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  • 1. Strategy
  • 2. Part # 1: What do we do? Part # 2: Why do we do what we do? What is the purpose? Part # 3: What are the needs of our customers? Why do they have these needs? Part # 4: In which markets do we work? Why? Part # 5: What communication and distribution channels do we use – and why? Part # 6: Which types of capital do we have – and why? Part # 7: Who are our supplier partners – and why? Part # 8: How are we paid? Part # 9: Which management / leadership / culture will help make things work?
  • 3. Part # 1 What do we do?
  • 4. Products Customer experiences Services
  • 5. DiversificationMarket development New markets Product and/or service development Market penetration Present markets New products Present products
  • 6. A company’s strategy is determined by the types of initiatives that management invests in. Source Clayton Christensen. http://hbr.org/2010/07/how-will-you-measure-your-life/ar/pr
  • 7. Market share Cash cowsPoor dogs StarsQuestion marks Market growth Adapted from the bcg matrix.
  • 8. Market share Cash cows Look out for new “question marks” to invest in. Poor dogs Fix, sell, or close down. Stars Develop great concept further. Question marks Try out ideas with growth potential. Market growth Adapted from the bcg matrix.
  • 9. Cash cows Invest money generated from cash cows in ”question marks” / new promising ideas. Poor dogs  Stop investments.  Move out of business area.  Move out of market.Low growth Stars  Growth strategy.  Invest to stay innovative and efficient. Question marks  Select ideas with the largest potential.  Invest in ideas with the largest potential. High growth High market share Low market share Adapted from the bcg matrix.
  • 10. Sources http://www.quicksprout.com/2011/01/20/my-5-favorite-but-often-ignored-marketing-tactics/ http://images.businessweek.com/ss/08/02/0225_doodles/index_01.htm http://www.jarche.com/2010/05/heads-you-win-tails-you-lose/
  • 11. Source http://www.mckinseyquarterly.com/Strategy/Strategic_Thinking/Enduring_Ideas_The_business_system_2379 Example of tasks / activities / processes across the value chain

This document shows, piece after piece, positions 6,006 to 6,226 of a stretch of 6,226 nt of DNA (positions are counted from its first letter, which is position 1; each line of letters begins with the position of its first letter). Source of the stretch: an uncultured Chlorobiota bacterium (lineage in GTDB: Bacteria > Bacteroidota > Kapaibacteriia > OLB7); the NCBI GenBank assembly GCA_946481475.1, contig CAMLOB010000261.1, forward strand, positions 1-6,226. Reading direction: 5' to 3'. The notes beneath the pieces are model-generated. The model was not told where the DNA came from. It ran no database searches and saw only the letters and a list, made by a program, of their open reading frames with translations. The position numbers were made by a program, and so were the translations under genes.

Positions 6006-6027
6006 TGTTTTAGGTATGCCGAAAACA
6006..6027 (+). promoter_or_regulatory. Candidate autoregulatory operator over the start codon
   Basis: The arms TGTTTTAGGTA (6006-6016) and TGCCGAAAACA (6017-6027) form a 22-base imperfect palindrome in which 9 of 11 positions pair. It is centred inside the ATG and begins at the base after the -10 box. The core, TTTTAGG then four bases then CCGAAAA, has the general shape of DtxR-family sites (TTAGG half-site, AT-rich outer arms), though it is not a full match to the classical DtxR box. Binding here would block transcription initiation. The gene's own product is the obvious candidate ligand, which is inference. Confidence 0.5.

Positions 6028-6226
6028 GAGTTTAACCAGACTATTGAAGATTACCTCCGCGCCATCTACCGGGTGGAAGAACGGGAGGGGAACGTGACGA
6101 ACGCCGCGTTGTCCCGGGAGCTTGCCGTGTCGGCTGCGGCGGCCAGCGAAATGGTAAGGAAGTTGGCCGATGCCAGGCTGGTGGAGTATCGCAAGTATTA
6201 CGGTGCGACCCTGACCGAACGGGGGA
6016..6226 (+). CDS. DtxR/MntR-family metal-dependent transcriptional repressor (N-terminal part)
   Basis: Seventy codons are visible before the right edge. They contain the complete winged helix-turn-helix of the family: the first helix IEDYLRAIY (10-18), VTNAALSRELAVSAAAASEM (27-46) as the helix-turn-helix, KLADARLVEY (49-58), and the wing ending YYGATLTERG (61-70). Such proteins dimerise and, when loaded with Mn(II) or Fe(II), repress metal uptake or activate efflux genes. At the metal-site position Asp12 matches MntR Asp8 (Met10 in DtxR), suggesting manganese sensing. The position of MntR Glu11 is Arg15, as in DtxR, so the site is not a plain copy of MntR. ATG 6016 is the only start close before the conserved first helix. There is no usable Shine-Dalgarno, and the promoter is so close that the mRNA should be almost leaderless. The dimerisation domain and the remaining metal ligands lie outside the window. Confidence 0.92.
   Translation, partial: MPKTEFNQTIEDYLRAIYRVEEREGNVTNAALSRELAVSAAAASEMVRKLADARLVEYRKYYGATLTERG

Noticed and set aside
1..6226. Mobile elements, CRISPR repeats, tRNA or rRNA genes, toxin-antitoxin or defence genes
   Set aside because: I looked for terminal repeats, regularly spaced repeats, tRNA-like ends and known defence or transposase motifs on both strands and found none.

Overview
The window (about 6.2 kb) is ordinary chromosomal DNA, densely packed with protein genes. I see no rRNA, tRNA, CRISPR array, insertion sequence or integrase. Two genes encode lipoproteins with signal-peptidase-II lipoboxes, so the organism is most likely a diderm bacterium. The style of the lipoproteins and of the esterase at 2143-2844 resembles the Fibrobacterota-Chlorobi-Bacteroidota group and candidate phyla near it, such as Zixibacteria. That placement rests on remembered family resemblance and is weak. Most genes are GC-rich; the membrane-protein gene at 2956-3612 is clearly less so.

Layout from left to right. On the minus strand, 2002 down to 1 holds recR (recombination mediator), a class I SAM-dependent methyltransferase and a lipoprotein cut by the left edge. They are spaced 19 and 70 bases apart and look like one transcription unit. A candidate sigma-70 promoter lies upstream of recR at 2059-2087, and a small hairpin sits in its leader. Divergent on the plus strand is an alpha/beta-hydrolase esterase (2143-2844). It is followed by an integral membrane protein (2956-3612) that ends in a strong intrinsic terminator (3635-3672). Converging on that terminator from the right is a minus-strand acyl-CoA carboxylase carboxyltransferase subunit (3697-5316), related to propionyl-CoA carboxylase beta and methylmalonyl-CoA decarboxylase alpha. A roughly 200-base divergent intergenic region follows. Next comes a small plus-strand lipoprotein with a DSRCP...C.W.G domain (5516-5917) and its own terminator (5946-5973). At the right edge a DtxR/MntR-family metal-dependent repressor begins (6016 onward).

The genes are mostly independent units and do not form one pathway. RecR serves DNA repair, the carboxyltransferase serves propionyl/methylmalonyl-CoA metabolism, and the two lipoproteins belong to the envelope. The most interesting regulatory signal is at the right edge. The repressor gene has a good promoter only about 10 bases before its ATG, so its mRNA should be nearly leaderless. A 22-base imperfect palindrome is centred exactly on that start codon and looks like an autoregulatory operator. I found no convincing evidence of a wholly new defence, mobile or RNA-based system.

• 12. By processes, we mean the patterns of interaction, coordination, communication, and decision making employees use to transform resources into products and services of greater worth. Such examples as the processes that govern product development, manufacturing, and budgeting come immediately to mind. Source http://hbr.org/2000/03/meeting-the-challenge-of-disruptive-change/ar/1
  • 13. Source Robert Kaplan. http://blogs.hbr.org/ideacast/2011/08/key-questions-for-leaders.html Let’s say you were starting over from scratch. Are the tasks, you do today, the tasks you would you? If yes, why?
  • 14. Source Magretta, Joan: “Understanding Michael Porter: The essential guide to competition and strategy”.
  • 15. Make yourself or buy / outsource?
  • 16. Source http://www.mckinseyquarterly.com/Strategy/Strategic_Thinking/Enduring_Ideas_The_business_system_2379
  • 17. Source: https://www.modifywatches.com/
  • 18. Source http://blogs.hbr.org/govindarajan/2012/05/telecoms-competitive-solution-outsourcing.html http://www.scribd.com/doc/31739272/Bharti-Airtel-Cases-Study-IIMK Bharti outsourced network installation, maintenance, and service to Ericsson, Nokia, and Siemens, and chose IBM to build and manage its IT systems.
  • 19. Jede unternehmerische Tätigkeit erfordert spezifische Fähigkeiten, die im Unternehmerteam nicht unbedingt vorhanden sind. Ihr Unternehmerteam muss sich deshalb überlegen, ob es im konkreten Fall Sinn macht, eine bestimmte Aufgabe selbst auszuführen, ob Sie die notwendigen Fertigkeiten erlernen wollen, oder ob es vorteilhafter wäre, die Aufgabe einer spezialisierten Firma zu übertragen. Quelle McKinsey & Company: “Planen, gründen, wachsen – Mit dem professionellen Businessplan zum Erfolg“, Seite 112.
  • 20. Source: http://blogs.hbr.org/cs/2012/03/the_commoditization_of_scale.html How IT permeates the value chain
  • 21. Further information http://www.slideshare.net/frankcalberg/improve-the-customer-experience
  • 22. Part # 2 Why do we do what we do? What is the purpose?
  • 23. Further information http://www.slideshare.net/frankcalberg/what-is-the-company-purpose
  • 24. Part # 3 What are the needs of our customers? Why do they have these needs?
  • 25. Further information http://www.scribd.com/doc/56785190/Customer-Needs
  • 26. Part # 4 In which markets do we work? Why?
  • 27. 1. A street. 2. A village. 3. A part of a city. 4. A city. 5. A number of cities in a region. 6. A region of a country. 7. A country. 8. A number of countries. 9. A continent. 10. The world. Where are our customers? How do we define our market / markets?
  • 28. Make choices about where you will play, and where you won’t. Source http://blogs.hbr.org/video/2013/01/the-two-choices-to-make-in-str.html